Investor Stories 330: Key Advice (Ding, Wagner, Kaiser)

Investor Stories 330: Key Advice (Ding, Wagner, Kaiser)

On this special segment of The Full Ratchet, the following Investors are featured:

  • Shensi Ding
  • Peter Wagner
  • Joe Kaiser

We asked guests for the most important piece of advice that they’d share with folks early in their venture career.

The hosts of The Full Ratchet are Nick Moran and Nate Pierotti of New Stack Ventures, a venture capital firm committed to investing in founders outside of the Bay Area.

Want to keep up to date with The Full Ratchet? Follow us on social.

You can learn more about New Stack Ventures by visiting our LinkedIn and Twitter.

Are you a founder looking for your next investor? Visit our free tool VC-Rank and weโ€™ll send a list of potential investors right to your inbox!

Transcribed with AI:

Welcome back to TFR on today’s special segment, we asked guests for the most important piece of advice that they share with folks early in their venture career. Here’s the segment called key advice.

On today’s special segment, we have Shenzi ding, the co founder of merge Shansi, if you could share one piece of advice with a new founder, what would you tell them,

You got to recruit you have to source it, that’s just the most important thing that you could do, you have to get used to going on LinkedIn searching out companies, going page by page by page opening up LinkedIn pressing, send sequence on gem and just getting used to it because no one’s going to recruit for you for certain roles in the future. And even if they do, you just you can’t have the future your company in someone else’s hands, you have to be in control of your own company’s fate. And a lot of times, that means recruiting really good people. So you just have to learn how to recruit.

On today’s special segment, we have Peter Wagner of wing VC. Peter, if you could share one piece of advice with a young new investor, what would you tell him?

Don’t do any deals? Yeah, no, what I would tell them is, is pick an area that you’re going to focus on, and just don’t stray. So now you got to choose wisely here. But you know, identify something that you think is fertile ground, you know, sort of for the next bunch of years, an area where you want to make your where it’s worth making yourself like a domain authority, you know, sort of a real expert, at least as what passes for an expert in investor circles. And just, you know, go to school on that, because like, that’s your competitive advantage. It’s like you have the luxury of doing that, like other people that have other advantages, like track records, and maybe more relationships and more credibility. They’re all tangled up with a lot of existing projects. You know, you on the other hand, as you mentioned, you have the luxury of just punching way ahead of the pack. And so like isn’t you just point the arrow, you know, correctly do that. And you know, good things good things will happen.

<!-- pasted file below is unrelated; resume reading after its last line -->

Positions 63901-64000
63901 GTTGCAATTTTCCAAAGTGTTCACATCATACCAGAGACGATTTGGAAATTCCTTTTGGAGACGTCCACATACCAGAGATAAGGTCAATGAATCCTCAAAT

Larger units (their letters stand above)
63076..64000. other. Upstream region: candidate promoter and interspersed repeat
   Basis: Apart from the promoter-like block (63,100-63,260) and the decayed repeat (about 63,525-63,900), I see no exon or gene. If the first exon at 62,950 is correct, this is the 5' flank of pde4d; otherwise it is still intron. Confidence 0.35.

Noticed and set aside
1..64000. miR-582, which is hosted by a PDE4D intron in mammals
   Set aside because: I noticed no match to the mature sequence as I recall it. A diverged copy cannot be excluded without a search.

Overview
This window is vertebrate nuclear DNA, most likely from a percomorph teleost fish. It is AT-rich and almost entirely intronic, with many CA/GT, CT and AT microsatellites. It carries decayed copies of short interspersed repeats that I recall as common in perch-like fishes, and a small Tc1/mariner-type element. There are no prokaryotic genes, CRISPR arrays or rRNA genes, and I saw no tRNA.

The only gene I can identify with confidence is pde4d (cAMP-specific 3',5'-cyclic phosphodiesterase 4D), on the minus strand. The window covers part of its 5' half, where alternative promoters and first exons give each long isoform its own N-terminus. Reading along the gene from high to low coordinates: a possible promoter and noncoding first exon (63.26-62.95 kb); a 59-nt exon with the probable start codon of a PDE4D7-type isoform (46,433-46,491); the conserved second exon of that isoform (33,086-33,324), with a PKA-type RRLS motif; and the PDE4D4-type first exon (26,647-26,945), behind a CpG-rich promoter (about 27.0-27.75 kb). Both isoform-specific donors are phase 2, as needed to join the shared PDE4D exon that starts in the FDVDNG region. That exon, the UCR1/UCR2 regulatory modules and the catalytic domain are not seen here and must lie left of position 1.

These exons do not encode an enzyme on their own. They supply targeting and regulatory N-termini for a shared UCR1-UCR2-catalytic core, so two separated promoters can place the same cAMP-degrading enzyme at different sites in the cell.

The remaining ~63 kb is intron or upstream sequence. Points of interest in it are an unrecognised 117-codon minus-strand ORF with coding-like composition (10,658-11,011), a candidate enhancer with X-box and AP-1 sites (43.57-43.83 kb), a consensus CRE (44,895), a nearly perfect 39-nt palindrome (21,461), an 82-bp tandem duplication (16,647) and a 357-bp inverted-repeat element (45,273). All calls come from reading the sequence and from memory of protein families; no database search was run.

On today’s special segment, we have Joe Kaiser of Mercado partners. Joe, what piece of advice would you give to an emerging investor, someone who’s only a few years into their career?

Nate, I think that the key thing to two key things and they’re both on a on a qualitative level one, and I tell this to my team is know who you are. And by that I mean, don’t don’t try to copy you know, I don’t want you to have Bill Gurley and try to be the next Bill Gurley be who you are, from your talents and your personality, you have to be authentic. That’s what founders truly want. And so part and parcel that is don’t overlook how, how consequential what we do is to these companies. And by that I mean like the hard the hard lesson I learned is take a term sheet, for instance, most of these companies are only going to raise capital, if there’s incredibly successful, they’re only going to raise capital three, four or five times. So think about that. They’re only going to sign a term sheet three, four or five times in the history of this company and the history of that founders baby. And so don’t overlook the importance of that moment. Don’t just email, the term sheet delivered in person. And I learned that one the hard way. There’s back in 2018 There’s a company I just loved. It was called signal sciences founder Andrew Peterson, just a brilliant guy, the three founders brilliant cybersecurity thinkers, Andrews former former Google person, and Andrew and I had been building a relationship and getting close to a term sheet for like, over a year. And then we we get to the moment of the altar. And I have asked the term sheet. I think we were going to an off site and he was going somewhere else at the same time. And so I was just like, Well, I’m just going to hit send. I’ll talk to him when I get back. Lo and behold, there are a few things in the term sheet that if I was in person, I would have just seen the body language and said, Whoa, Andrew, that’s not your mystery. But because it wasn’t there. He got a chance to get frustrated and maybe arguably upset and took our term sheet called three other investors. Before that, that three or four days that I had said Okay, in three days, I’m going to follow up. And by then that was I had gone from a one on one conversation about about closing that series B to now a this is a full on competition that we ultimately lost. So I learned and that company went on to great success. So I learned that the very hard way and I think this is a very relationship based personal business that as investors we can never lose sight of.

That will conclude this installment of investor stories. If you’re enjoying the program and would like to see it continue. Take a moment and leave a five star review in iTunes. Okay, that will wrap things up for today. Until next time, over prepare, choose carefully and invest confidently thanks for joining me